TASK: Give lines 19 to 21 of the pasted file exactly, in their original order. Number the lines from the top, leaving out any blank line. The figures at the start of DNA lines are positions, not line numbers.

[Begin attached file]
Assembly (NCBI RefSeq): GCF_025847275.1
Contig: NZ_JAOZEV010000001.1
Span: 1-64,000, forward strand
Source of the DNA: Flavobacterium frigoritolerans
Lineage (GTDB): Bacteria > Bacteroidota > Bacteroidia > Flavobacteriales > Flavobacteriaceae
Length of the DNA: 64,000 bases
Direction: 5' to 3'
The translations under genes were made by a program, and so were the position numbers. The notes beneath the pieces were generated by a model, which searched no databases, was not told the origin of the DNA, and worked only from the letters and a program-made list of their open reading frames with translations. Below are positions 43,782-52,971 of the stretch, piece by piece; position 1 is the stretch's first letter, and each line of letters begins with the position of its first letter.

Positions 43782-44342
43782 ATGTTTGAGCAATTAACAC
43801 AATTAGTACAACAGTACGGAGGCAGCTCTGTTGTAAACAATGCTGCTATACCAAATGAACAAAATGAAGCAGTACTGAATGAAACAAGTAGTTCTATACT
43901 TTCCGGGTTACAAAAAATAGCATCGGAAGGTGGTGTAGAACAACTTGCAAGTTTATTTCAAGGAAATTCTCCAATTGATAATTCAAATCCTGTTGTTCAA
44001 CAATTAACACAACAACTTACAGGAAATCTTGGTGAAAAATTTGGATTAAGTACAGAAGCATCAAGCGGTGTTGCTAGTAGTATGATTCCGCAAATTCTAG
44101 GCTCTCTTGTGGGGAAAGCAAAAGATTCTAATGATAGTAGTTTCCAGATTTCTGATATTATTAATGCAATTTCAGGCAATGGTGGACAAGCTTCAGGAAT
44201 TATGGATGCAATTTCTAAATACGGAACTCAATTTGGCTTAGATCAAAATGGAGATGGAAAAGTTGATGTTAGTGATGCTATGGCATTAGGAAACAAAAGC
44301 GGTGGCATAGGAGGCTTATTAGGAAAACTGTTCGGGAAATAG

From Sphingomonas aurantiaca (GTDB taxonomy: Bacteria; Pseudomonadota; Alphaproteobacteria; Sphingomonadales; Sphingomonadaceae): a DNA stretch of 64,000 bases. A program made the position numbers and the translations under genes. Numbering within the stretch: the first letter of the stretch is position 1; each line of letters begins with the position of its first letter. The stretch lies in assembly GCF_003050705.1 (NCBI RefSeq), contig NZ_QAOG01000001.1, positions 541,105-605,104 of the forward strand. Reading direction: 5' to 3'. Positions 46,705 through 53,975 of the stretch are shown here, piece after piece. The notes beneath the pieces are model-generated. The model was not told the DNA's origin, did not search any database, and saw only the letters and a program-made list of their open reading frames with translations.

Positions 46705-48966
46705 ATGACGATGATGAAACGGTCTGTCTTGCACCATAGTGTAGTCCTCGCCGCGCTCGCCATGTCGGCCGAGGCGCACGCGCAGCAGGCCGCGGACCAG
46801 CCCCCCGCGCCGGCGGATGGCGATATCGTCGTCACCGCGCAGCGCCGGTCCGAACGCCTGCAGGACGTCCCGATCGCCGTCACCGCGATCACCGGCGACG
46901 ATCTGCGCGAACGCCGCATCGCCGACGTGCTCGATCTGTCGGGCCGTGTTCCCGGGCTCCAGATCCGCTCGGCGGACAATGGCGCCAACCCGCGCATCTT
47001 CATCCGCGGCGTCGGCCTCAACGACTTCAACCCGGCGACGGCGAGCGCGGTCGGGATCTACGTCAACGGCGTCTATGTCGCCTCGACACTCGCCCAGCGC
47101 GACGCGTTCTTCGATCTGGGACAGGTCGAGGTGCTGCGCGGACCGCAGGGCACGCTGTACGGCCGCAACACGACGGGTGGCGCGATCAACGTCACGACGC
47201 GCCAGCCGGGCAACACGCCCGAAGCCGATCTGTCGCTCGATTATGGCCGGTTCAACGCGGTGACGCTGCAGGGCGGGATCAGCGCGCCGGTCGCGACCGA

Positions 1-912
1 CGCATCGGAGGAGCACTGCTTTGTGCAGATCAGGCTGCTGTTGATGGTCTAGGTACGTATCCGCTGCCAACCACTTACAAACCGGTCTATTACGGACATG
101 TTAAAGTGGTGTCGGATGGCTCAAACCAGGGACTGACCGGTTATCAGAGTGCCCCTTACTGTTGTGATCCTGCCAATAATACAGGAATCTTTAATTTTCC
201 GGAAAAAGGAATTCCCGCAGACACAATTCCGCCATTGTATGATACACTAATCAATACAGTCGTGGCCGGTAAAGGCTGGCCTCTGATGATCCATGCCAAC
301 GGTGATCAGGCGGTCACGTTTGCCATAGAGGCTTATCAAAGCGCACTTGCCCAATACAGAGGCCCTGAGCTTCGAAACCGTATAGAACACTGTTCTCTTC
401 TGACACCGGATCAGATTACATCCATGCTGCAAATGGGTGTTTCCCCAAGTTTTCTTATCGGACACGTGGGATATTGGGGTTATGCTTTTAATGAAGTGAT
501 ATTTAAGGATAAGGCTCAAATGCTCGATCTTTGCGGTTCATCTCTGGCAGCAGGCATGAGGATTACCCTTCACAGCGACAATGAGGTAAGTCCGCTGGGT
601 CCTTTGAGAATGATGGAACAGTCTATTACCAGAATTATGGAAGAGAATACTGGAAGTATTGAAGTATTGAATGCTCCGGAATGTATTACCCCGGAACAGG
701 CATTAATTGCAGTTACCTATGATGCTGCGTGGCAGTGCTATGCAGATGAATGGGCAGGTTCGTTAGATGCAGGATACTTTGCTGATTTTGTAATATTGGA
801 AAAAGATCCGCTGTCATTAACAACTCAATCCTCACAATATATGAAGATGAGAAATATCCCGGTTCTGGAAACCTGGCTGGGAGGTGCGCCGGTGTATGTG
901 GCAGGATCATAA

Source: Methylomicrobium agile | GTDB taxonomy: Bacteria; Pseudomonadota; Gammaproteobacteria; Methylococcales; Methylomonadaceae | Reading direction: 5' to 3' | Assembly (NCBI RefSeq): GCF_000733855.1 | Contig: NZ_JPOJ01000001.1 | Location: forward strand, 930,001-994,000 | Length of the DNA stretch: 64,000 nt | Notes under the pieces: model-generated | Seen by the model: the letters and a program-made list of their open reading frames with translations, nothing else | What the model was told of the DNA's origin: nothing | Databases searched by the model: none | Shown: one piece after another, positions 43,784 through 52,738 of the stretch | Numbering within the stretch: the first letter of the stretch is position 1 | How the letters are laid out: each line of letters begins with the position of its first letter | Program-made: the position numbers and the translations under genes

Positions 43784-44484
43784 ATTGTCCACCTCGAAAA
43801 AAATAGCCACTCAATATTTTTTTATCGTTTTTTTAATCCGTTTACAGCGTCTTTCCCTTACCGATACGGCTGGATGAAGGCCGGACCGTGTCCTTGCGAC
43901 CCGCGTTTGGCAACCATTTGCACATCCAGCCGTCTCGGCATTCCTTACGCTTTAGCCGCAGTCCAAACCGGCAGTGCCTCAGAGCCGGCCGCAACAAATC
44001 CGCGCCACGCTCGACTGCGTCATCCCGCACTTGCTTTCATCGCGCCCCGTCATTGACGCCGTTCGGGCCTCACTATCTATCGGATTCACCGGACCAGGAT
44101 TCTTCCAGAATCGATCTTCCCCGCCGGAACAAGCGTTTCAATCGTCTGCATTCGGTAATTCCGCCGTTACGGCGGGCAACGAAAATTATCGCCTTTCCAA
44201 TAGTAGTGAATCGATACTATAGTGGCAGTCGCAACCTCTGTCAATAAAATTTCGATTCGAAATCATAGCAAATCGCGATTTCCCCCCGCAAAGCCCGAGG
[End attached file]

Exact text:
46705 ATGACGATGATGAAACGGTCTGTCTTGCACCATAGTGTAGTCCTCGCCGCGCTCGCCATGTCGGCCGAGGCGCACGCGCAGCAGGCCGCGGACCAG
46801 CCCCCCGCGCCGGCGGATGGCGATATCGTCGTCACCGCGCAGCGCCGGTCCGAACGCCTGCAGGACGTCCCGATCGCCGTCACCGCGATCACCGGCGACG
46901 ATCTGCGCGAACGCCGCATCGCCGACGTGCTCGATCTGTCGGGCCGTGTTCCCGGGCTCCAGATCCGCTCGGCGGACAATGGCGCCAACCCGCGCATCTT